Finding new ways to look at the same problems is what often sets great entrepreneurs apart; Tim Ferriss is a perfect example. But how do you develop the ability to see--and act on--what other people don't?
Ferriss was just appointed to the Scribd Author Advisory Council and put together a reading list designed to help inspire entrepreneurs to build their brands from the ground up. (By the way: New users get a free 30-day trial when they join Scribd.)
Here are Tim's five choices for books every entrepreneur should read:
Anything You Want by Derek Sivers
Short, hilarious, and profoundly practical. I've reread these 40 lessons dozens of times. Derek is a philosopher-king among startup contrarians, and he knows how to get what he wants, however odd. I love this guy.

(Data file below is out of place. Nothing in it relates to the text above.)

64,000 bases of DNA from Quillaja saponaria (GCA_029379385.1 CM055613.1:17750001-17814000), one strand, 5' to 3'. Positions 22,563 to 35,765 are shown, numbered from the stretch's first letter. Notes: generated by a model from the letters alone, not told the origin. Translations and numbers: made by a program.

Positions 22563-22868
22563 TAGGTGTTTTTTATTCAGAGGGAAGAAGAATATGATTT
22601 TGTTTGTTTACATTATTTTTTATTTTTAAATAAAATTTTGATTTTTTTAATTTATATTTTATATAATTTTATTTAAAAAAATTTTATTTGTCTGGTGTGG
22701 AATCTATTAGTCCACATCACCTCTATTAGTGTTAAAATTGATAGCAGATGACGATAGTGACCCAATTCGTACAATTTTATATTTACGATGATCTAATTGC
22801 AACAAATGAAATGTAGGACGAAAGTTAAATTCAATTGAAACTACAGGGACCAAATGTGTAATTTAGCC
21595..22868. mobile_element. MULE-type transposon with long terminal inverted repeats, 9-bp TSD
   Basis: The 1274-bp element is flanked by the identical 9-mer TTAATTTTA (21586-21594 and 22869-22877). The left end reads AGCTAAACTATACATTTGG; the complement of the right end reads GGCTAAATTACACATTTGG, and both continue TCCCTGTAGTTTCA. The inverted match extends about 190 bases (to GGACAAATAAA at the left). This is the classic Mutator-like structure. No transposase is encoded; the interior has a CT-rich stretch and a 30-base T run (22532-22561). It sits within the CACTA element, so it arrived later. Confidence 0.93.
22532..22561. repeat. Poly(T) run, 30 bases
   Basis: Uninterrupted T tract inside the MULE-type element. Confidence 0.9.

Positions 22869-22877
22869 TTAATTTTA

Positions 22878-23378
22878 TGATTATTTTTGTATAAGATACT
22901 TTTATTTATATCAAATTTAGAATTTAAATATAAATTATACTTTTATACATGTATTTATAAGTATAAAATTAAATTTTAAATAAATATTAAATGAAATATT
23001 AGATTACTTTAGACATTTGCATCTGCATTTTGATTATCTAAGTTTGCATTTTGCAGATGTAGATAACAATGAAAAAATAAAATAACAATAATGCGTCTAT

Radical Acceptance by Tara Brach
This book was recommended to me by a PhD neuroscientist and is what finally helped me tame anger, one of my most destructive (and persistent) emotions. It's easy to aim for "successful" and be miserable. This book is the antidote.
How to Fail at Almost Everything and Still Win Big by Scott Adams
Scott, the creator of Dilbert, has an incredible approach to "career planning" that's as effective as it is unusual. He's beaten all the odds and can help you do the same.
The Art of Asking by Amanda Palmer
I tend to isolate myself, often at the worst times possible. Amanda helped me to learn to ask friends and family for help. It was a game changer.
Creativity, Inc. by Ed Catmull and Amy Wallace
No matter your circumstances, storytelling and creativity are two "meta-skills" that can take your business and life to the next level. Ed is a master.